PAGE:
You can use VMware Tanzu Scheduler to schedule execution of tasks on VMware Tanzu Operations Manager runtimes, including database migrations, emails, and batch jobs. See the following sections to learn more about creating, running, and scheduling jobs and viewing job history.

class=“note important”> Important Scheduler does not take into account the outcome of previously run jobs. It assumes that scheduled jobs are idempotent and can be re-run. Jobs that are not idempotent may cause unintended consequences even if they complete successfully.

To use the Cloud Foundry Command Line Interface (cf CLI) for managing jobs, you must install the Scheduler CLI plugin on your local machine. This plugin is packaged with the Scheduler tile on VMware Tanzu Network. For more information, see the Prerequisites section of the Using Scheduler topic.

Create a job

To execute a task related to an app, create a job by running the cf create-job APP-NAME JOB-NAME COMMAND command, where:

  • APP-NAME is the app you want to execute a task against.
  • JOB-NAME is the name for your job.
  • COMMAND is the command you want to execute.


 $ cf create-job my-app my-job “pwd”
Creating job my-job for my-app with command pwd in org my-org / space my-space as… Job Name App Name Command my-job my-app pwd OK

By default, the job is created with the platform defaults for disk and memory limits. Use the following command flags to override the default disk and memory limits when you create a job.

  • --disk LIMIT or -k LIMIT sets the task disk limit.
  • --memory LIMIT or -m LIMIT sets the task memory limit.

The value of LIMIT must be an integer and be suffixed with either MB for megabytes or GB for gigabytes. For example, --memory 1024MB sets a memory limit of 1024 megabytes and --disk 5GB sets a disk limit of 5 gigabytes.

Execute a job

You can execute a job manually. This is often useful to test the configuration of a job prior to scheduling it for recurring execution.

Run cf run-job JOB-NAME. See the following example:

 $ cf run-job my-job
Enqueuing job my-job for app my-app in org my-org / space my-space as… OK

Schedule a job

You can schedule a job to execute at any time using a schedule expression. Scheduler requires Quartz cron expressions in the MIN HOUR DAY-OF-MONTH MONTH DAY-OF-WEEK format. For more information on how to use this syntax, see Scheduler Cron Syntax.

For example, to execute a job at noon every day, run the following command:

$ cf schedule-job my-job "0 12 ? * * "

A single job can have multiple schedules. Each schedule has a GUID to distinguish it from similar schedules.

Note Scheduler does not support cron expressions with seconds or years. Scheduled jobs automatically execute in UTC.

View jobs

You can use the cf CLI to list all jobs in a space by running cf jobs. See the following example:

 $ cf jobs
Listing jobs for org my-org / space my-space as… Job Name App Name Command my-job my-app pwd OK

View schedules for jobs

You can review schedules for all jobs in a space by running cf job-schedules. See the following example:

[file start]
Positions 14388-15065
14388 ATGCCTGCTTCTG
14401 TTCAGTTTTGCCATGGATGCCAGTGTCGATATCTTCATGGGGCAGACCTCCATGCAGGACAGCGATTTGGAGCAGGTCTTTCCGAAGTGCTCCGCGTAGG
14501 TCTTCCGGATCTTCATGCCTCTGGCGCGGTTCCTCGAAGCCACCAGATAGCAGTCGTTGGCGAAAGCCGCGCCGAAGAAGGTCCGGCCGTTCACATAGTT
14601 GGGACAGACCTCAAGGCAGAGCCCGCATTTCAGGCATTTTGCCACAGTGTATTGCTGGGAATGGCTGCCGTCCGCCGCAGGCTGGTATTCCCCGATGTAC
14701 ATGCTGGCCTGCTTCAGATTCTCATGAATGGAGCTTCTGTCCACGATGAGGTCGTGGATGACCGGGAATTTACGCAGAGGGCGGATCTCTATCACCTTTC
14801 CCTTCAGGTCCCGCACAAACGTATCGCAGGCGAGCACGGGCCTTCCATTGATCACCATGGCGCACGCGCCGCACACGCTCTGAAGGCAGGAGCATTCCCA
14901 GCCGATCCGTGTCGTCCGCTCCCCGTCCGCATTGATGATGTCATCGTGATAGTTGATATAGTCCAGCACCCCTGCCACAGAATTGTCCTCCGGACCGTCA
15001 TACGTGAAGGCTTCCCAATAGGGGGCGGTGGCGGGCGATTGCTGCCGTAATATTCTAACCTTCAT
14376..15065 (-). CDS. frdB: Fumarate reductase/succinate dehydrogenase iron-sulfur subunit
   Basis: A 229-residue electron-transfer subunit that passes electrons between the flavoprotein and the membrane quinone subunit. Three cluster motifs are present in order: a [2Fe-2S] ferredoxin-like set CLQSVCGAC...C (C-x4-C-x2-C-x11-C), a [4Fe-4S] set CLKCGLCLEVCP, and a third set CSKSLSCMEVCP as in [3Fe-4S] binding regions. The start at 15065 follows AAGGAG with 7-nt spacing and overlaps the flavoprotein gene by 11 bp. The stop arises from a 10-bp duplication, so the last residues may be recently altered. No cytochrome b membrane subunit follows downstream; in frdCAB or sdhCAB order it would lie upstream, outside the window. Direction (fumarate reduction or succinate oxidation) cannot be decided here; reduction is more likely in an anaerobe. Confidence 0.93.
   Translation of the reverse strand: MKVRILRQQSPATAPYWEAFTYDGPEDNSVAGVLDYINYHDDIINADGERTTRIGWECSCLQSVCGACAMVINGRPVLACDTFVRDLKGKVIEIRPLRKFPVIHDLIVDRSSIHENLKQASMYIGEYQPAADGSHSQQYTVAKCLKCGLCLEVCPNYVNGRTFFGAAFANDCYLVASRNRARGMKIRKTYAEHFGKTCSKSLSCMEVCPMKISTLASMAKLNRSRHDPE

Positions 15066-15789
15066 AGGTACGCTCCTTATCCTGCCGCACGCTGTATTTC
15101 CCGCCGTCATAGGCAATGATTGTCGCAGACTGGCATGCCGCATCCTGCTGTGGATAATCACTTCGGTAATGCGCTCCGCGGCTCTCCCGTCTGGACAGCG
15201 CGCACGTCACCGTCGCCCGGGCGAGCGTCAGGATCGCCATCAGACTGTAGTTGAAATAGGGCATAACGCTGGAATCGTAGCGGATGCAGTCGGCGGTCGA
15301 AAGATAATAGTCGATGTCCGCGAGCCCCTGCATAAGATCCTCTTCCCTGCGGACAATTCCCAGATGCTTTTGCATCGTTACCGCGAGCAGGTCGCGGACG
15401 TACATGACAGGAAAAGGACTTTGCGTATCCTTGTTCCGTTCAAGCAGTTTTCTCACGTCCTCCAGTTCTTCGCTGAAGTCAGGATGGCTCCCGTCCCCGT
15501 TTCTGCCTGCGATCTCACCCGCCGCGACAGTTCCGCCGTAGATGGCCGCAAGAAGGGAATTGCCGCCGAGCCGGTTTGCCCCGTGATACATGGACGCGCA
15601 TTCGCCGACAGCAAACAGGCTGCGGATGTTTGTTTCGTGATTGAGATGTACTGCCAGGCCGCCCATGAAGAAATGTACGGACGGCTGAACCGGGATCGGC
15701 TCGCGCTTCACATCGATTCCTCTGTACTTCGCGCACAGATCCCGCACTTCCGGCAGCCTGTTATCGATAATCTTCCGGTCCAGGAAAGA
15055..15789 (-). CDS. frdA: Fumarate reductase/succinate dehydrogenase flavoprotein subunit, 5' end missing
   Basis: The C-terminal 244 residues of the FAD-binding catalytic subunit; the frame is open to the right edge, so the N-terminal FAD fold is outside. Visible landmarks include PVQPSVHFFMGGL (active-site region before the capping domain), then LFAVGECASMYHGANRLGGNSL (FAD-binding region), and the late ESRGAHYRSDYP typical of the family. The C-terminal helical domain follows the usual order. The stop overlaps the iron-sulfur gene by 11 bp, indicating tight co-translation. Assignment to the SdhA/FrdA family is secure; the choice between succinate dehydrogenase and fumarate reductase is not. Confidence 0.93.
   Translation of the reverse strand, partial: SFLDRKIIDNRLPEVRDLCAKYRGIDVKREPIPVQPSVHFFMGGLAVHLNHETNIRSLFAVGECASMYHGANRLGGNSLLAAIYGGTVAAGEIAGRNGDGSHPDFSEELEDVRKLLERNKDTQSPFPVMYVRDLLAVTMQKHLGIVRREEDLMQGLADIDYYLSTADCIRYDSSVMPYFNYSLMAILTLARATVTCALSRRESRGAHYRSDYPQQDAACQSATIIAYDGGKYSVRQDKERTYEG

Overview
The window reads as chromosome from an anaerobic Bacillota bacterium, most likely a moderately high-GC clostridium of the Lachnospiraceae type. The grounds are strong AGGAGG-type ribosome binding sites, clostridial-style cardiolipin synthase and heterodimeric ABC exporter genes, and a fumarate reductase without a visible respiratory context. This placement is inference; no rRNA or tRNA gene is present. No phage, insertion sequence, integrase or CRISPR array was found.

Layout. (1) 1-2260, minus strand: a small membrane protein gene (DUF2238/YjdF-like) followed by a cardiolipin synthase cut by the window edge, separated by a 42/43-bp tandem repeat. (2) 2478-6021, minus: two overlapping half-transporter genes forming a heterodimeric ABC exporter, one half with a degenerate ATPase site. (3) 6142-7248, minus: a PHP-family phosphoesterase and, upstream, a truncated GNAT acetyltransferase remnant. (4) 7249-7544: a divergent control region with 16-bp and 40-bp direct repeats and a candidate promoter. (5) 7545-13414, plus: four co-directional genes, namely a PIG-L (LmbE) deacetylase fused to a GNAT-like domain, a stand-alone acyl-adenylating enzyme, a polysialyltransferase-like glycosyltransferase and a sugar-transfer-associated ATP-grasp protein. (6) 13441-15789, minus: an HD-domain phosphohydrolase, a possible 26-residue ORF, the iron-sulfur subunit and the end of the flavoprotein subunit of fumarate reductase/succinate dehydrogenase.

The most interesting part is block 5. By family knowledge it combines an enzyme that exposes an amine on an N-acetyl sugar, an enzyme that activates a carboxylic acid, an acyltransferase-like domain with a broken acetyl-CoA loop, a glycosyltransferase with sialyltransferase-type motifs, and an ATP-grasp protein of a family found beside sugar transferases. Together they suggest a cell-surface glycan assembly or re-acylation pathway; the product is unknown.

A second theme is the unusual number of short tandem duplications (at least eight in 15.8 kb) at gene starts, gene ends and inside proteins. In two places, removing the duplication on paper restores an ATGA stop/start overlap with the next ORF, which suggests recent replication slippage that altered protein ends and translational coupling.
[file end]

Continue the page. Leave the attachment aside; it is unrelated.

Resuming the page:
$ cf job-schedules
Getting scheduled jobs for org my-org / space my-space as… App Name: my-app my-job pwd 2b69e0c2-9664-46bb-4817-54afcedbb65d 0 12 ? * * OK

View job history

You can review job history by running cf job-history JOB-NAME. See the following example:

 $ cf job-history my-job
Getting scheduled job history for my-job in org my-org / space my-space as… 1 - 1 of 1 Total Results Execution GUID Execution State Scheduled Time Execution Start Time Execution End Time Exit Message 8a7e808a5b883a25015b89b4a12c0001 SUCCEEDED Mon, 10 Apr 2017 13:00:00 UTC Mon, 10 Apr 2017 13:00:00 UTC Mon, 10 Apr 2017 13:00:01 UTC 202 - Cloud Controller Accepted Task

View logs

You can view logs for jobs by running cf logs APP-NAME --recent. See the following example:

 $ cf logs my-app –recent
Connected, dumping recent logs for app my-app in org my-org / space my-space as… […] 2017-04-19T23:04:13.79-0600 [APP/TASK/cc6fab7f-32a9-4404-4574-b0c430a96cd9 -|- 0d30f4f0-11a4-4d6a-7e77-5e1cdc1aa5ec/0]OUT Creating container 2017-04-19T23:04:14.01-0600 [APP/TASK/cc6fab7f-32a9-4404-4574-b0c430a96cd9 -|- 0d30f4f0-11a4-4d6a-7e77-5e1cdc1aa5ec/0]OUT Successfully created container 2017-04-19T23:04:14.22-0600 [APP/TASK/cc6fab7f-32a9-4404-4574-b0c430a96cd9 -|- 0d30f4f0-11a4-4d6a-7e77-5e1cdc1aa5ec/0]OUT bin 2017-04-19T23:04:14.22-0600 [APP/TASK/cc6fab7f-32a9-4404-4574-b0c430a96cd9 -|- 0d30f4f0-11a4-4d6a-7e77-5e1cdc1aa5ec/0]OUT db 2017-04-19T23:04:14.23-0600 [APP/TASK/cc6fab7f-32a9-4404-4574-b0c430a96cd9 -|- 0d30f4f0-11a4-4d6a-7e77-5e1cdc1aa5ec/0]OUT Exit status 0 2017-04-19T23:04:14.24-0600 [APP/TASK/cc6fab7f-32a9-4404-4574-b0c430a96cd9 -|- 0d30f4f0-11a4-4d6a-7e77-5e1cdc1aa5ec/0]OUT Destroying container 2017-04-19T23:04:14.55-0600 [APP/TASK/cc6fab7f-32a9-4404-4574-b0c430a96cd9 -|- 0d30f4f0-11a4-4d6a-7e77-5e1cdc1aa5ec/0]OUT Successfully destroyed container […]

Delete a job

You can delete a job by running cf delete-job JOB-NAME. See the following example:

 $ cf delete-job my-job
Really delete the job my-job with command pwd and all associated schedules and history?> [yN]:y OK

Delete a job schedule

You can delete a specific schedule by running cf delete-job-schedule JOB-NAME SCHEDULE-GUID, where JOB-NAME is the name of the job and SCHEDULE-GUID is the GUID found in the output of the cf job-schedules command. See the following example:

 $ cf delete-job-schedule my-job 2b69e0c2-9664-46bb-4817-54afcedbb65d
Really delete the schedule 2b69e0c2-9664-46bb-4817-54afcedbb65d / 0 12 ? * * and all associated history?> [yN]: y Deleting schedule 2b69e0c2-9664-46bb-4817-54afcedbb65d for job my-job in org test / space scheduler as admin OK

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